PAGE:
CUNY ASRC Building Gives Insight into the Future of Nanoscience

This January, CCNY students enrolled in the Nanomaterials class were taken on a tour of the Adavanced Science and Research Center (ASRC).

Though the ASRC building is one of the new buildings on the CCNY campus, it is not in fact a CCNY building.  The center is an overall CUNY building that other universities in the state have access to, mostly Columbia University.

Jacob Trevino, the leader of the tour and nanoscience researcher, explained that due to the hazardous chemicals within the facility, there are extreme safety precautions taken. Many of these were implemented by Homeland Security. For instance, to enter the production rooms, researchers must first have there retina scanned, followed by their fingerprints. This routine ensures that only people with approved security clearance can access the facilities.

Advanced Science Research Center (ASRC).

The Nanoscience Initiative at CUNY is complex because it involves many different fields of study, such as biology, chemistry, and physics. One of the reasons the ASRC Building is leading in this field is that is has a nanoscriber, which is basically a 3D printer on the nano-scale, of which there are apparently only ten in the country.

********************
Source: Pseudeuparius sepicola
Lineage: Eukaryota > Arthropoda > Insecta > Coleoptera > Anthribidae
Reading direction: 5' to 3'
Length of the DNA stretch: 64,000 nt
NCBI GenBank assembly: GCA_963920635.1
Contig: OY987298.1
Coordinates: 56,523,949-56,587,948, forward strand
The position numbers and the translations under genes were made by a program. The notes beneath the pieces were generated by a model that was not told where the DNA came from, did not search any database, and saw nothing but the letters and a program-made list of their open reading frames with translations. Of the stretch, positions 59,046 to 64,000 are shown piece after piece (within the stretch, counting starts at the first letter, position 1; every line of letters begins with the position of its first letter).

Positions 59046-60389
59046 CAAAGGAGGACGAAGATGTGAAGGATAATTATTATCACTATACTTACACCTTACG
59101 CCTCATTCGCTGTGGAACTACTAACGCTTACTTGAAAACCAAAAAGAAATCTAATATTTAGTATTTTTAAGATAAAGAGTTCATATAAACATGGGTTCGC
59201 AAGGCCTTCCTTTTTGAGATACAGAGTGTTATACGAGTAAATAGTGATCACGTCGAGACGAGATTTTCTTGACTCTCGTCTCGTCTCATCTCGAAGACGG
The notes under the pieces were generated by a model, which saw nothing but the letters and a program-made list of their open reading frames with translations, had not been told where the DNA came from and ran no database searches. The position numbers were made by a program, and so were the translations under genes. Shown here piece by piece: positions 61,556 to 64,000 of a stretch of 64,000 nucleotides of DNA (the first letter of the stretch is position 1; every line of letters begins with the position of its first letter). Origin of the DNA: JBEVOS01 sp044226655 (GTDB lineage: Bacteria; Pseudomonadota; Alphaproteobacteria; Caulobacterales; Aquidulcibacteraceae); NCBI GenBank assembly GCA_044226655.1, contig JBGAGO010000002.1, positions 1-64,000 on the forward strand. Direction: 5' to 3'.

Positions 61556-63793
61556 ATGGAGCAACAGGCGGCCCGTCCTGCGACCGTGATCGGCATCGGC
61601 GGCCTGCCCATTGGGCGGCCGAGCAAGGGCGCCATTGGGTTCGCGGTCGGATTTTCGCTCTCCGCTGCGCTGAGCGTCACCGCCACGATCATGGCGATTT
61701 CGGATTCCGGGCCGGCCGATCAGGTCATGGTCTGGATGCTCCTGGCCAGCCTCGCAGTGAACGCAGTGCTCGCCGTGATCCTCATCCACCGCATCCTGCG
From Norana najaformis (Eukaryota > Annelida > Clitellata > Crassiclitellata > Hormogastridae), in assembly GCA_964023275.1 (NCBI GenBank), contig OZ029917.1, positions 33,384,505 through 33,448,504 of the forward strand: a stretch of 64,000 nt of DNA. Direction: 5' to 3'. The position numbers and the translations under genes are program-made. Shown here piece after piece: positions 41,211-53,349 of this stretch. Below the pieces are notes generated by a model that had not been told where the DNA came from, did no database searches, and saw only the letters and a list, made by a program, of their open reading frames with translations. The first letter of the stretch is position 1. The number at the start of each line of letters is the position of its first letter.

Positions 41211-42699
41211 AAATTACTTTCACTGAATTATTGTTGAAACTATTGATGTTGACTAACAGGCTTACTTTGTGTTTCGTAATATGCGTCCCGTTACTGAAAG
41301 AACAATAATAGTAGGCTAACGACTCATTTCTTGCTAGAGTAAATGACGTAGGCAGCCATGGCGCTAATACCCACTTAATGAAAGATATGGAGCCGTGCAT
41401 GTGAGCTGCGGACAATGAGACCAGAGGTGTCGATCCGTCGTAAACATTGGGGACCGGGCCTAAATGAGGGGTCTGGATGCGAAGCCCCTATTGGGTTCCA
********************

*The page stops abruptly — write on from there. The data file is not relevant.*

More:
Owning the nanoscriber allows the creation of objects that are 1/100 of the width of a human hair, which can be used for a myriad of applications across the different scientific fields.

The field of nanoscience usually incorporates two ideals when creating materials: bottom up processing and top down processing. Bottom up processing is when you synthesize and build up the material, and top down processing is when you create the material from a larger piece of material, described by Trevino as creating a sculpture by chiseling at marble.

It was explained that bottom up processing is less favorable to something complex because the shapes that can be made are somewhat like long cylinders and not necessarily always the shape that you need. With top down processing, you have more control over what the final product looks like. However, bottom up processing is quicker because you can do large batches of synthesis at once, and less expensive. Top down processing is usually more expensive and takes a longer time.

With the nanoscriber, a researcher can create any shape they desire on the nanoscale, which opens their research to newer possibilities that are leading the wave of nanoscience today. 

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